'We leaned into the idea of being 'at the end of the world' in several areas of the event with large-scale projections of Icelandic environments and custom-built windows revealing the locale,' Kenya Hardaway, FX Networks' senior vice president of integrated promotions and multiplatform marketing, told BizBash back in December about the A Murder at the End of the World event."We leaned into the idea of being 'at the end of the world' in several areas of the event with large-scale projections of Icelandic environments and custom-built windows revealing the locale," Kenya Hardaway, FX Networks' senior vice president of integrated promotions and multiplatform marketing, told BizBash back in December about the A Murder at the End of the World event.Photo: Courtesy of FX NetworksLessons Learned So Far: “Social conversation informs our strategy,” Ashton said. “We know what our fans are talking about, and those insights point us in a certain direction. In the case of Only Murders in the Building, we knew that they were along for the whodunnit ride with us, and so bringing them into the ongoing investigation within the show felt like the right way to generate excitement ahead of the finale.” 

She also noted that “having a creative, inventive experience is not enough. You have to market it and make sure your fans know about it.”

Earlier this month, FX presented the “Clipped: Courtside Club,” in association with the limited series Clipped. The exhibit included an interactive shooting contest where visitors could win show-inspired merch.Earlier this month, FX presented the “Clipped: Courtside Club,” in association with the limited series Clipped. The exhibit included an interactive shooting contest where visitors could win show-inspired merch.Photo: Natasha Campos/Getty Images for FXThe Latest: Earlier this month, FX presented the “Clipped: Courtside Club,” in association with the network's limited series Clipped, which explores one of the biggest scandals in sports history that led to the downfall of former LA Clippers’ owner Donald Sterling. Inside the immersive exhibit, visitors embarked on a narrative journey that re-created the scandal through visual and audio storytelling. The exhibit continued with an interactive shooting contest where visitors could win show-inspired merch.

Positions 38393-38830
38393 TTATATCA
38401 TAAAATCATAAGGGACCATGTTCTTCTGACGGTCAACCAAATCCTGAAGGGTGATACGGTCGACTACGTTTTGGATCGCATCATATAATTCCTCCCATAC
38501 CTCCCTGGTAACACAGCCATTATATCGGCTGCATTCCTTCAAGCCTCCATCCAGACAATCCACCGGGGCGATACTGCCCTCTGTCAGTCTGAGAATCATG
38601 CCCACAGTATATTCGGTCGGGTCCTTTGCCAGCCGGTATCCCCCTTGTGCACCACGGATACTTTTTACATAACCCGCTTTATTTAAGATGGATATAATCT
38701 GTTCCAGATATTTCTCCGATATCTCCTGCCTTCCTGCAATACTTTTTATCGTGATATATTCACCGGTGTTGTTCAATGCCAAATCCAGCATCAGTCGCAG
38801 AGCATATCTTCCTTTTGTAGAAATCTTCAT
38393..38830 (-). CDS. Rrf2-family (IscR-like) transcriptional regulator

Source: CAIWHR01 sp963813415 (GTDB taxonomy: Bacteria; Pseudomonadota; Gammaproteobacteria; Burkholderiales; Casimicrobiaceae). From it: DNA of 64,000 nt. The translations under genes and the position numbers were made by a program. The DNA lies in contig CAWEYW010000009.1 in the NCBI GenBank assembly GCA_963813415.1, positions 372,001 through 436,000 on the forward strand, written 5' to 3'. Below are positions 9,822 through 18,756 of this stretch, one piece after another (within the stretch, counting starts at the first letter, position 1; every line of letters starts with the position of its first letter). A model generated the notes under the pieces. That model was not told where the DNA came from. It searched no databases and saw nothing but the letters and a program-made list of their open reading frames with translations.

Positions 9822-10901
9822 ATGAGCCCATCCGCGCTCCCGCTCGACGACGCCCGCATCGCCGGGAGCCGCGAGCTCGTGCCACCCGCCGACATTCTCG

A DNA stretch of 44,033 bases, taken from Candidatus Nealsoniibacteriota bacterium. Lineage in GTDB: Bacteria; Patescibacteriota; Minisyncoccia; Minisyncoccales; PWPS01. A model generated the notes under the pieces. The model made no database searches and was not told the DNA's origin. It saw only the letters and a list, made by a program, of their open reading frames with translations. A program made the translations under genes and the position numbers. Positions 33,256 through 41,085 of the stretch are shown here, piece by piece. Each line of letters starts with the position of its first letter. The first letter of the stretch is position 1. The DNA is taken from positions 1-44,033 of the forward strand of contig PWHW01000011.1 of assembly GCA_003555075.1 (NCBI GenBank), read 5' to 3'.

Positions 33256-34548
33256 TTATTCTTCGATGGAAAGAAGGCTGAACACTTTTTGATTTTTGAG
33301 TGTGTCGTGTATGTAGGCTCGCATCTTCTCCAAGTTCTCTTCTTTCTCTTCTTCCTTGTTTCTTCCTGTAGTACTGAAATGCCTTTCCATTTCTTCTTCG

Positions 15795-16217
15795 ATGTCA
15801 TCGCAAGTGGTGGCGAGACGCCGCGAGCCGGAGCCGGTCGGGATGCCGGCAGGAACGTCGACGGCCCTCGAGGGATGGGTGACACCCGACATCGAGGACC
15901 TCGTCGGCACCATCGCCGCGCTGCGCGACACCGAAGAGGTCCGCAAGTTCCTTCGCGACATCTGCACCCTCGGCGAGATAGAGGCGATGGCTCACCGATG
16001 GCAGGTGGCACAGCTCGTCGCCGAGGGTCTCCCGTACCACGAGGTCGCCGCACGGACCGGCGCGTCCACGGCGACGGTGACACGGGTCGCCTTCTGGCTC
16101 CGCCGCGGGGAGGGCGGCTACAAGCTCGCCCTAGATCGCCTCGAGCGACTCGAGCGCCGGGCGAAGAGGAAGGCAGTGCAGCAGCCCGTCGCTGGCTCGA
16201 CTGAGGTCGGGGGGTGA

At Disney Branded Television's Bluey event, guests walked through an immersive tunnel and entered the after-party. The space was transformed into the Heeler family's house and backyard, all centered around a 16-foot-tall replica of the Heelers' royal poinciana tree—which was custom-designed by 3D scanning a Bluey toy tree.At Disney Branded Television's Bluey event, guests walked through an immersive tunnel and entered the after-party. The space was transformed into the Heeler family's house and backyard, all centered around a 16-foot-tall replica of the Heelers' royal poinciana tree—which was custom-designed by 3D scanning a Bluey toy tree.Photo: Disney Branded Television/Mirrored Media

In February, National Geographic made its debut at New York Fashion Week with an immersive show that was inspired by the network’s female-led docuseries, QUEENS. The show incorporated holographic images of the female animals featured in the series, alongside women and gender-nonconforming models.In February, National Geographic made its debut at New York Fashion Week with an immersive show that was inspired by the network’s female-led docuseries, QUEENS. The show incorporated holographic images of the female animals featured in the series, alongside women and gender-nonconforming models.Photo: Kristina Bumphrey/PictureGroup for National Geographic